Story by Kendall Jackson, Life Scout (future Eagle) and Venturing Crew President from Pathway to Adventure Council
Just like every other youth, I’m not attending school right now. For me, online learning is just a change in routine; however, for some, not going to school means losing one or two meals a day. Understanding there is a need, I currently volunteer to shop, along with other Scouting families, to stock my church’s food pantry (while maintaining all safety recommendations from the CDC). This ensures that youth in hard-to-serve areas do not have to miss any meals.
As a Scout, I want to be of service to others – lending a helping hand. Doing my part for my community keeps me connected to the world, while maintaining a safe distance. Right now, Scouting and my church help me feel connected, happy, and safe.
When my brother, Kenny, was a Scout, my mother was his Scoutmaster. Kenny is nine years older than me, and, at a young age, I was consistently described as his “shadow.” If he was in the dirt, I was in the dirt. If he was doing community service, I was by his side. Since I was always at meetings and outings, mom helped me learn how to be a Scout, too. Just as I learned the Lord’s Prayer, the Beatitudes and the Twenty-Third Psalm for church, I learned the Scout Oath and Law.
After years of hard work, meetings, and camping trips, Kenny earned his Eagle in 2011. At his court of honor, I stood in front of the audience as a proud little sister – looking up at my giant brother, holding my Dad’s hand, seeing the pride in my Grandma’s eyes and thinking, we did it! Right then, I knew I really wanted to be an Eagle Scout. But how could that even be possible for me?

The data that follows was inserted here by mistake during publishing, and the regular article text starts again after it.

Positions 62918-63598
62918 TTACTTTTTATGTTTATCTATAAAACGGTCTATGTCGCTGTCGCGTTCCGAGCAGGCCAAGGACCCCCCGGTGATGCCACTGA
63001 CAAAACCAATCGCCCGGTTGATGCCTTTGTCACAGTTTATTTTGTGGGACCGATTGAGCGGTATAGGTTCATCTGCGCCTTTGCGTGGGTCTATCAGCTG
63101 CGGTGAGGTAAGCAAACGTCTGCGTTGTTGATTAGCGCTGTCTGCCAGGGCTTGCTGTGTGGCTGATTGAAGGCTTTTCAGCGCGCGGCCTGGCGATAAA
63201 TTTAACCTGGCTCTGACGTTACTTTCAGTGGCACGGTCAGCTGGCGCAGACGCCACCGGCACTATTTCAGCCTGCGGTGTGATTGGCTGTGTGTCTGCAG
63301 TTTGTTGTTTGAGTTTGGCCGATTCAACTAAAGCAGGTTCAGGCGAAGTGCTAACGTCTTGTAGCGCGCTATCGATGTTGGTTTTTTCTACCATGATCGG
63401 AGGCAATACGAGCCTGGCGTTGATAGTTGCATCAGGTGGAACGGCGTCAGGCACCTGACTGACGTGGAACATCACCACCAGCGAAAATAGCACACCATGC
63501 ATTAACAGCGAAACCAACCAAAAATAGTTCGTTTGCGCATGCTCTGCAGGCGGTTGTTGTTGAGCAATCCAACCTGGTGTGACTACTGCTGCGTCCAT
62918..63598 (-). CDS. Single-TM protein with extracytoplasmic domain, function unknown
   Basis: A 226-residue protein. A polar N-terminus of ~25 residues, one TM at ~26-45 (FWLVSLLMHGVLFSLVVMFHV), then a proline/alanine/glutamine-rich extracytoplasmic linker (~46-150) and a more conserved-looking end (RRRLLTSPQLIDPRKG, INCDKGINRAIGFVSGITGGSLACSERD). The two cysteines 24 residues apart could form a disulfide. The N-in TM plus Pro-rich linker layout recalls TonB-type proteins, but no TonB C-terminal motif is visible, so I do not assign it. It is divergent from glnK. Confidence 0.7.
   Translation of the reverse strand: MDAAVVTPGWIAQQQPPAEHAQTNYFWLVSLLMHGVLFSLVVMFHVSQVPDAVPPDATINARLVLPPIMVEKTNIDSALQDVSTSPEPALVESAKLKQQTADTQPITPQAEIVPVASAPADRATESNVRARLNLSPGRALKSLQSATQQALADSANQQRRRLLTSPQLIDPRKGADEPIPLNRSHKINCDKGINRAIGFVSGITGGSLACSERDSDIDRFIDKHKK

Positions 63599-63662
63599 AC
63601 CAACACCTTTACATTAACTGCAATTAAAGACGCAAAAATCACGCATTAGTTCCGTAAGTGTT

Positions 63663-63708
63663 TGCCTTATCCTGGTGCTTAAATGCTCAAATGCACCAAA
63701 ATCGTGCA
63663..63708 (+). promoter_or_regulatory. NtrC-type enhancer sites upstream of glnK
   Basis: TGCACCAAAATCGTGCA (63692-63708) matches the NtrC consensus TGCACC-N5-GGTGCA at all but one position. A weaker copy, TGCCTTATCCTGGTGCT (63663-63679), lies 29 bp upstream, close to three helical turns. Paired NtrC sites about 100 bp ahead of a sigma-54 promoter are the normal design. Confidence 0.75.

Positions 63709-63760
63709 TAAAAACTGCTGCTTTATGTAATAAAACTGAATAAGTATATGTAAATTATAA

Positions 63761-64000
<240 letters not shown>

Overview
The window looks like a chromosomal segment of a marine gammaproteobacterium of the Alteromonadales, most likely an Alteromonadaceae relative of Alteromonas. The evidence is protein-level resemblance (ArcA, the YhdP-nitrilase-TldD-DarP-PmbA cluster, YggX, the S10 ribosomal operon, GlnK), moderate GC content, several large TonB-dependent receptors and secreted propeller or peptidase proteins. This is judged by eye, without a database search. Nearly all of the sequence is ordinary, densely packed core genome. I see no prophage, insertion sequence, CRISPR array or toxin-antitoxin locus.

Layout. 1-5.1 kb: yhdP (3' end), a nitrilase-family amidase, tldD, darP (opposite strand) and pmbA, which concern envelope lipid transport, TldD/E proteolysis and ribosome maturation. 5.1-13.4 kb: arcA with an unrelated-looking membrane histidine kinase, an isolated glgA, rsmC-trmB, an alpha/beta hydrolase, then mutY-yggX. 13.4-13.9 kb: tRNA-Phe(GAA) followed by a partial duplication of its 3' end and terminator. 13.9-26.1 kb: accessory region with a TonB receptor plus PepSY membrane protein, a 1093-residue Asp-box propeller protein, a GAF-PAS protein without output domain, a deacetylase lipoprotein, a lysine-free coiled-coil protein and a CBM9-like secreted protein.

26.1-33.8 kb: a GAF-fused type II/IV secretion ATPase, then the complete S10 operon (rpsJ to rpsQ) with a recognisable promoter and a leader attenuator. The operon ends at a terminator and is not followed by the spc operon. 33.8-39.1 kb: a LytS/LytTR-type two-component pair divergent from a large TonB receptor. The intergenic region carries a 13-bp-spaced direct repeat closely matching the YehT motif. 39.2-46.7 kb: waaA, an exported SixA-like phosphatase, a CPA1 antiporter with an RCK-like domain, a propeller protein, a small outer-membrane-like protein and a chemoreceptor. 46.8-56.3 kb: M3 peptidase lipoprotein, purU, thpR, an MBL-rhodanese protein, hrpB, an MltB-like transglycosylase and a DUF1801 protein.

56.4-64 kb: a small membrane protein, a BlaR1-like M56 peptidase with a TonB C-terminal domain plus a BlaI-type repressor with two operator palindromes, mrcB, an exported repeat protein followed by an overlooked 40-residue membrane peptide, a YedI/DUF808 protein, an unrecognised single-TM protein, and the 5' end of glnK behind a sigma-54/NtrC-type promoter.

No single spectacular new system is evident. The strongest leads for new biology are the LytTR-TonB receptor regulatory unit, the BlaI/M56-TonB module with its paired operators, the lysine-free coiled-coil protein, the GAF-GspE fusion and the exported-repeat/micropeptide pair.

February 1, 2019, everything changed. First thing that morning, Mom and I drove to the Pathway to Adventure Council office. I held the paperwork for the new Scouts BSA Troop 53G so tightly in my hand, I almost smeared the ink. My mom was quiet as we walked in. As I submitted the paperwork, she started wiping her eyes. I didn’t understand at that moment why she was so emotional. I mean I was excited, but why the tears?
Now, I get it. I was no longer the “little sister.” I could now be a Scout! She knew I now had the same opportunities in Scouting as my brother did. I could learn to solve problems and work to come up with my own answers. She could see Scouting as a part of my future, and I could now experience all Scouting had offered my brother and so many other young men she had helped to guide during her 21 years of being a Scoutmaster – Discipline, Knowledge, Responsibility, and Opportunity.
Like many girls new to Scouts BSA, I am working to be among the first female Eagle Scouts. I’m 16 now, and nothing is going to get in my way –– not even social distancing requirements during a pandemic! I’m using video conferencing to work with my merit badge counselors and taking this extra time to plan my Eagle project. Our troops and crew also meet once a week through video conferencing. And, as President of Venturing Crew 53 and Senior Patrol Leader of Troop 53G, I will continue to help others reach their goals, as well.
I’m truly blessed because I can say Scouting has always been a part of my life. I want to say a big THANK YOU to everyone who knows how important Scouting can be for all youth, and I am so proud to call my mom one of them. She has not only been a volunteer for over 20 years, but she works every day at the Pathway to Adventure Council to help youth who are underserved to join Scouting, too. It has now been over a year since I became a founding member of Troop 53G and started my own path to Eagle. I am on my way!